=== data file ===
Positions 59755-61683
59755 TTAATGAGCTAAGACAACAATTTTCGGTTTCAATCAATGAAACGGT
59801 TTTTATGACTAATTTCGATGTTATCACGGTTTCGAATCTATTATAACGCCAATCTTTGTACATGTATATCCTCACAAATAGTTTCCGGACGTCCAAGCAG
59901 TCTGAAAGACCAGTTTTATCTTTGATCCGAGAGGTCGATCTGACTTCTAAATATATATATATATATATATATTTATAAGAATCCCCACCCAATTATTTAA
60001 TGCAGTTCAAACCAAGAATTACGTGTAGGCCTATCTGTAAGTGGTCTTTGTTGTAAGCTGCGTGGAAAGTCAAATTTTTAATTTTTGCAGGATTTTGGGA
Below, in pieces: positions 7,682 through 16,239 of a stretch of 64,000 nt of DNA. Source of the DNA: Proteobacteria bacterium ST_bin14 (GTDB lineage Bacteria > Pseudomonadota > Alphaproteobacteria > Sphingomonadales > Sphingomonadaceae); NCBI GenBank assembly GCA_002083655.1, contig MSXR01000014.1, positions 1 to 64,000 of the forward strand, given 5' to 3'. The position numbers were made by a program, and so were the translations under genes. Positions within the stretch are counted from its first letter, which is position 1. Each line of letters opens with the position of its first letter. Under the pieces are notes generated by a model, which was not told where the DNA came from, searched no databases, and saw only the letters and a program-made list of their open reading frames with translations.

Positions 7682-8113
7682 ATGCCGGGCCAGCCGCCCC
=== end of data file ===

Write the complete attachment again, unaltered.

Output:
Positions 59755-61683
59755 TTAATGAGCTAAGACAACAATTTTCGGTTTCAATCAATGAAACGGT
59801 TTTTATGACTAATTTCGATGTTATCACGGTTTCGAATCTATTATAACGCCAATCTTTGTACATGTATATCCTCACAAATAGTTTCCGGACGTCCAAGCAG
59901 TCTGAAAGACCAGTTTTATCTTTGATCCGAGAGGTCGATCTGACTTCTAAATATATATATATATATATATATTTATAAGAATCCCCACCCAATTATTTAA
60001 TGCAGTTCAAACCAAGAATTACGTGTAGGCCTATCTGTAAGTGGTCTTTGTTGTAAGCTGCGTGGAAAGTCAAATTTTTAATTTTTGCAGGATTTTGGGA
Below, in pieces: positions 7,682 through 16,239 of a stretch of 64,000 nt of DNA. Source of the DNA: Proteobacteria bacterium ST_bin14 (GTDB lineage Bacteria > Pseudomonadota > Alphaproteobacteria > Sphingomonadales > Sphingomonadaceae); NCBI GenBank assembly GCA_002083655.1, contig MSXR01000014.1, positions 1 to 64,000 of the forward strand, given 5' to 3'. The position numbers were made by a program, and so were the translations under genes. Positions within the stretch are counted from its first letter, which is position 1. Each line of letters opens with the position of its first letter. Under the pieces are notes generated by a model, which was not told where the DNA came from, searched no databases, and saw only the letters and a program-made list of their open reading frames with translations.

Positions 7682-8113
7682 ATGCCGGGCCAGCCGCCCC